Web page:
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Originally published: February 11, 2021

Wendy Berman was appointed in June 2020 as one of two Vice-Chairs at the OSC. The Investor Office recently sat down with Wendy to talk about her background, her role at the OSC, and her priorities as Vice-Chair.

Meet Wendy

I practiced as a litigator and have over 28 years of experience in securities regulatory matters. I’m currently on sabbatical from the law firm Cassels Brock & Blackwell LLP, where I am a partner and served as Chair of the Securities Litigation Group and White Collar Crime & Regulatory Response Group.

Early in my career, I represented investors trying to recoup investment losses from negligence, fraud, and mishandling. I also worked as outside legal counsel for the Ontario Securities Commission (OSC) prosecuting enforcement matters, as in those days, the OSC did not have a full-fledged, in-house enforcement counsel group. And after some time, I switched to the private sector to work on complex commercial and securities-related litigation cases, class action proceedings and in litigation relating to proxy contests, takeover bids and other mergers and acquisitions.

In my personal life, I have four children and two dogs including a recent “COVID puppy.” I come from a family of five children and being the third of five, I sometimes joke that I was destined to become a litigator so I would have a forum to speak and an opportunity to be heard.

On the role of Vice-Chair…

Serving in the public interest is what attracted me to this role. The OSC’s mandate which includes investor protection and fostering fair and efficient capital markets, and confidence in those markets continues to be very important to the welfare of Ontarians, especially given the challenging times that we find ourselves in. We’re dealing with a global pandemic, and political uncertainty in some parts of the world. It is an important time for maintaining stability, managing systemic risks in the capital markets and ensuring investor safety and resilience.

As Vice-Chair, I act as an executive sponsor for various projects including the development of securities policy and rules. I really enjoy this aspect of the role, as I am a bridge between the Commission and management on particular projects and I work with management to ensure timely advancement of specific policy projects.  It is a tremendous opportunity to work closely with Staff, to participate in the analysis and study of potential changes to the regulatory regime to better address the needs and challenges facing the capital markets, investors and other capital markets stakeholders. If it’s a matter that would benefit from harmonization across the country, then I will assist in advocating for that harmonization with other securities regulators.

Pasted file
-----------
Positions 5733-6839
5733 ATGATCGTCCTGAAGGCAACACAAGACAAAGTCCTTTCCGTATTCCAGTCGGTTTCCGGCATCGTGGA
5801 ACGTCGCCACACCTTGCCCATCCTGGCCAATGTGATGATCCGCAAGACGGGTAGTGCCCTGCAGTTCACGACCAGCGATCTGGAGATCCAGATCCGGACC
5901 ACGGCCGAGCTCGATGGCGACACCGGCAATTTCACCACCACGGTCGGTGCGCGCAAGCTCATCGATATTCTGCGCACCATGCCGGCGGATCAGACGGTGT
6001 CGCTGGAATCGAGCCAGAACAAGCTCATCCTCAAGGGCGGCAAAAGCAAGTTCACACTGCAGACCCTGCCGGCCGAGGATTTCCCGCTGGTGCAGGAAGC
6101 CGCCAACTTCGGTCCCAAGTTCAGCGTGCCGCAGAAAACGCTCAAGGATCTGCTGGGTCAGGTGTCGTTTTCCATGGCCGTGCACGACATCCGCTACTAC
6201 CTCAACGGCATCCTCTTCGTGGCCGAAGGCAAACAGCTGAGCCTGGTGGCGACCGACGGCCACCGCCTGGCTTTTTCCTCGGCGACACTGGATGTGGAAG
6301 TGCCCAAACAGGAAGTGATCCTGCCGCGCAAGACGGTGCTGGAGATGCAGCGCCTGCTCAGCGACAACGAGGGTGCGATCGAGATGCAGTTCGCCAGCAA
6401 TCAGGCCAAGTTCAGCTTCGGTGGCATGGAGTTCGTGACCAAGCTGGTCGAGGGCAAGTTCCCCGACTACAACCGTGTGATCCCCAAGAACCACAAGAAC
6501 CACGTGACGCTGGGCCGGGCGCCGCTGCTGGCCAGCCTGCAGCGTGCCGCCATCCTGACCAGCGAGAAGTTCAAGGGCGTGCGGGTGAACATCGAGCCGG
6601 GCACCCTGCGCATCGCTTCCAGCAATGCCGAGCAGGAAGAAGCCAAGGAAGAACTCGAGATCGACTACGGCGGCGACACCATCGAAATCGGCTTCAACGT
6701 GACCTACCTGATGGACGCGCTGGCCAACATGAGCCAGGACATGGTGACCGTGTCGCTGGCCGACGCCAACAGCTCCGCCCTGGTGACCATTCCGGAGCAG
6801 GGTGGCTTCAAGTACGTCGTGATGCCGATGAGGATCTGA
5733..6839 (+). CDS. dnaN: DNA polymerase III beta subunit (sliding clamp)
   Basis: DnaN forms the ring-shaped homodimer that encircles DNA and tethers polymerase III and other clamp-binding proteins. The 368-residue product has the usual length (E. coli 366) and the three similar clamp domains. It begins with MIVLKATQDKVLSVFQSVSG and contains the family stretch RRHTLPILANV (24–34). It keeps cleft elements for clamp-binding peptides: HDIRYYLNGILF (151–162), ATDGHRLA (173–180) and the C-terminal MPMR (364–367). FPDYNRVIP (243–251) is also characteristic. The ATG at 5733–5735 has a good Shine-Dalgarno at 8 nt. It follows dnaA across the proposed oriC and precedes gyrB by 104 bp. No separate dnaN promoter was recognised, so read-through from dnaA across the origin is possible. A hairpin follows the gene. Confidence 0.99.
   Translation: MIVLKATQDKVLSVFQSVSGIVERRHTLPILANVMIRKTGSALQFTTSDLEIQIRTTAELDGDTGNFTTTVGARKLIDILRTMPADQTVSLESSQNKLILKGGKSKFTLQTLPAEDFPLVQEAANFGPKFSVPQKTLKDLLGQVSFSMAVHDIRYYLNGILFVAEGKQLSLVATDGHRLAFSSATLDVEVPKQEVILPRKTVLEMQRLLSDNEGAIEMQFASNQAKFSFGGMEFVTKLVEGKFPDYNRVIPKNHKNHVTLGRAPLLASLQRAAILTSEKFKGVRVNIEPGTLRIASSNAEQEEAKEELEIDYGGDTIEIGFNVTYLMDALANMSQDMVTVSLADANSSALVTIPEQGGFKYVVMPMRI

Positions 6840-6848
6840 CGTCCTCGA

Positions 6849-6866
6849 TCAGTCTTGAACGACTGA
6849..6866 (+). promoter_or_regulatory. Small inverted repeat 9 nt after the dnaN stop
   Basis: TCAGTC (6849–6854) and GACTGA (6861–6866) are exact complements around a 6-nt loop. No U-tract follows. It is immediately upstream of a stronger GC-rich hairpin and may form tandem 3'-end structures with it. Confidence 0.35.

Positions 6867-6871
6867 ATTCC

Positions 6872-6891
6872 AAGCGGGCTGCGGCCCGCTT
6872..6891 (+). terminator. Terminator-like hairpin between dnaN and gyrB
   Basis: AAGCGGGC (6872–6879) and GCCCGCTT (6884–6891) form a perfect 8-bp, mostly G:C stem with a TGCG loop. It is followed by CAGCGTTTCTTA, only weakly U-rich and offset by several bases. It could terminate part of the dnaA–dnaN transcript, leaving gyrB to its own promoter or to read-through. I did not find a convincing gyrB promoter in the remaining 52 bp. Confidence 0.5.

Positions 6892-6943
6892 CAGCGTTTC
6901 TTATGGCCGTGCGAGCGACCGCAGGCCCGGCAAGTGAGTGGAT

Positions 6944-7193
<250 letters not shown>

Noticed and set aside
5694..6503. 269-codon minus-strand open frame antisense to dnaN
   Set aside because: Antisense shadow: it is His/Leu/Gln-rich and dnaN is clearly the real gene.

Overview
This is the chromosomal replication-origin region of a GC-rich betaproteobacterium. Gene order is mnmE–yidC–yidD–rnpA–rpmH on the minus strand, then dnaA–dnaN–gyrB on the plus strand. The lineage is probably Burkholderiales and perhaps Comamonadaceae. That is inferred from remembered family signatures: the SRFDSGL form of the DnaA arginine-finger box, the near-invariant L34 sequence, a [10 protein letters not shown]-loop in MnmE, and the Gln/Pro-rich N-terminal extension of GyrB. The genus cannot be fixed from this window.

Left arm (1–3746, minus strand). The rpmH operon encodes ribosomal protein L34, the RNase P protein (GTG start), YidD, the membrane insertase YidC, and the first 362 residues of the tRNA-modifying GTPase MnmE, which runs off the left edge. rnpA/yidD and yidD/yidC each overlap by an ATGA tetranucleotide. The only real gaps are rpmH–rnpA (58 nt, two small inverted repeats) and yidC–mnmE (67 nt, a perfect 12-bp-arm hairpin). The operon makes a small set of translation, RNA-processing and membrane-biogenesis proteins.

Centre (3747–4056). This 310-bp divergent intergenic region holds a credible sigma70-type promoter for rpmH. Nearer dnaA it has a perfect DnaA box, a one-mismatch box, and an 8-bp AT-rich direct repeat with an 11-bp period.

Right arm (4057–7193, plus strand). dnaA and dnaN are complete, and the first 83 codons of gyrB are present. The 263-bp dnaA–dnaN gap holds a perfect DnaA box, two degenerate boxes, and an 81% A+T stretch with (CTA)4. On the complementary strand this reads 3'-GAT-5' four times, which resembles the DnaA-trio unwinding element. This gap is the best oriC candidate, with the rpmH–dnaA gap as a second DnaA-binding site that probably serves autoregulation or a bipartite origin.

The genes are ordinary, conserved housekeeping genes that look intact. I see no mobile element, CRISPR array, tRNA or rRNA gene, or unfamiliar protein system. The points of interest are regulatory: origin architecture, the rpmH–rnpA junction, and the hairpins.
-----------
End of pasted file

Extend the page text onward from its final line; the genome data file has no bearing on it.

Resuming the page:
Financial stability is key, no matter the length of the pandemic. In addition to the health and general welfare of Canadians as well as people around the world, ensuring financial resilience will be critical. And, so I think, there’s going to be a lot of work that needs to be done to ensure continued confidence and stability in the capital markets, and it will be very interesting.

On priorities as Vice-Chair…

Investor confidence, investor resilience and investor protection are key pillars during these times of crisis.

One of my priorities is to support the Chair and OSC staff in addressing the challenges to investors brought about by the pandemic. I think that given those challenges, there is increased importance for timely action, collaboration and coordination – not just within the OSC but across Canada’s financial sector regulators.

Protecting investors against financial scams and ensuring that investors have the information they need to make informed investment decisions are also priorities. And part of this, for example, is the quality of disclosure related to the impacts from the pandemic on risks for a public company or its outlook.

I also think the enhancements to our regulatory regime for protecting vulnerable investors, not only during the pandemic, are very important. We are an aging population and there are potential issues in the system that should be addressed.

On the OSC and CSA’s work…

I am pleased by how frequently and fully the OSC’s branches collaborate together. Since being appointed in June 2020, I’ve worked closely with staff from the Corporate Finance Branch, Compliance & Registrant Regulation Branch, Investor Office and other groups. I am impressed by their caliber, dedication and professionalism.

The OSC’s work on investor education and outreach is incredibly important, especially during these difficult times as many people in Ontario face financial pressures and uncertainty.

On a national level, I’ve also seen incredible level of national collaboration through the work of the Canadian Securities Administrators, the council of the securities regulators of Canada’s provinces and territories. There is respect and collegiality, and we’re always looking to find ways to get to a harmonized solution. And, I think that is very good for Canada’s capital markets, investors and financial growth for the country as a whole.

Any final thoughts?

I had very hardworking parents. My father had only an elementary school education, but he really emphasized to me and my siblings the importance of having an inquisitive mind and pursuing higher education. My parents also taught us the importance of hard work, community and integrity. My father used to tell me, “Trust is something that is very hard to build, but very easy to break.” So, I’d like to think that those are values that continue to guide me today.

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